Mystery of the Black Poplar – Britain’s rarest tree turns up in Rhewl lay-by

A group of Britain’s rarest trees has been discovered – in a lay-by alongside a busy main road.

The Black Poplar is scarcer than the Giant Panda but 14 previously unknown trees, each about 150 years old, have been identified in the hedgerow alongside the A525 Denbigh to Ruthin road near the village of Rhewl.

The Rhewl trees have turned out to be from a completely new strain of the tree and have been given their own clone number by the Forest Research Centre in Scotland.

They have been found thanks to a survey commissioned by rural regeneration agency Cadwyn Clwyd and carried out by Welsh woodland organisation Coed Cymru.

It is paid for through the European Agricultural Fund for Rural Development (EAFRD) through the Welsh Government’s Rural Development Plan and is part of a three-year plan to revitalise rural communities and their economies in the county, and is open to food producers and businesses from across North East Wales.

The Rhewl find is one that has excited Mike Hughes, Coed Cymru Woodland Officer for Denbighshire, who led the survey which has identified 99 Black Poplars in the Vale of Clwyd – there are only 2,500 in the whole of the UK.

All 99 trees found in rural Denbighshire are male – there are two females in Dyserth and one in Flintshire but the practice of cloning the trees from cuttings from male trees explains the imbalance.

He said: “It is the rarest British hardwood although it was widely planted in previous times though these were usually through rooted cuttings because it is very difficult to pollinate the trees.

“Seventy-six of the 99 trees in the Vale are from one particular clone, number 23, while another nine are clone 34 – the trees in Rhewl have had to be given their very own clone number, 112.

“They were planted about 150 years ago by someone who just pushed rooted cuttings into the ground along the line of the hedge – somewhere around here there may still be a tree, probably about another hundred years old, which is the mother tree.

“The Black Poplar really is a classic tree of the British flood plain and would have been widespread but because land has been drained it has become less common and now is only found in pockets and one of those is the Vale if Clwyd.”

Now students from Llysfasi College have taken cuttings from the trees to ensure their survival and these will be replanted in the Vale of Clwyd if they root successfully.

Sarah Jones, Enironment and Heritage Officer for Cadwyn Clwyd, said: “The side shoots on the trees are ideal cuttings and the students will take them back to Llysfasi to plant.

“They do like really wet ground and would once have been found along riverbanks with willows and they are a keystone species which supports lots of other species, especially invertebrates.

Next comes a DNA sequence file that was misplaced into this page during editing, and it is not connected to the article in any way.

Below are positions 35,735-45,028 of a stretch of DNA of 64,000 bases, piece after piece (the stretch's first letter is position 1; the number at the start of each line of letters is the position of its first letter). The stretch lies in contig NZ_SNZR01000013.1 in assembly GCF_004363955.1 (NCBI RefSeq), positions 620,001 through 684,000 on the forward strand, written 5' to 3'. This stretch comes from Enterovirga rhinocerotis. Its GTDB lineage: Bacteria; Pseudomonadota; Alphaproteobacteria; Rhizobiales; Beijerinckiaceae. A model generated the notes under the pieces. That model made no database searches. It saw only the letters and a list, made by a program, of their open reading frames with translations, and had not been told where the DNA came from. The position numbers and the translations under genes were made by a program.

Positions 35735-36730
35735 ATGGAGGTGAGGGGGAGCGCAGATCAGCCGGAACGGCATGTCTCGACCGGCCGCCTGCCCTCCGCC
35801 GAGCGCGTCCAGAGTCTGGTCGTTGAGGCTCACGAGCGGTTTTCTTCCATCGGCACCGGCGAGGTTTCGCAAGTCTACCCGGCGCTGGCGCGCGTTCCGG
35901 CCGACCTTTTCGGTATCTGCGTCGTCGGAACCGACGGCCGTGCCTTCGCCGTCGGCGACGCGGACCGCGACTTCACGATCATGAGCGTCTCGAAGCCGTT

“They’re only found in pockets of the country now and the Vale of Clwyd is one of those pockets but we hope now to extend this survey to other parts of North Wales.

“It’s very significant to find a new clone variety because the tree’s gene pool is very restricted and that is a disadvantage if they are threatened by disease as these are.”

Black Poplars, which live to be hundreds of years old, have characteristics that made them popular with medieval housebuilders and cartmakers – the branches curve elegantly and when split make perfect crucks for cruck barns.

And the wood doesn’t splinter and it doesn’t burn: “It was very popular for use in carts and on bedroom floors where people might be walking around in bare feet and didn’t want to get splinters,”

Mike said: “Because it doesn’t burn it was also used for the floors around hearths and also for brake blocks on carts, coaches and even on steam trains.

“But once we started sailing round the world and stealing other people’s timber its popularity waned and now there are more giant pandas in the world than there are Black Poplars in the UK.

“Another reason for trying to preserve them and increase their numbers here is because there is a disease called venturia which is wiping them out over in Manchester and Cheshire and this could help us identify strains that will be resistant to it.

“But they’re not very good at reproducing so they need our help and we’re very grateful for the co-operation of local landowners who have been very helpful with the survey and in return we will provide them with more Black Poplars.”

Anyone interested in Cadwyn Clwyd’s projects can ring 01824 705802 or e-mail

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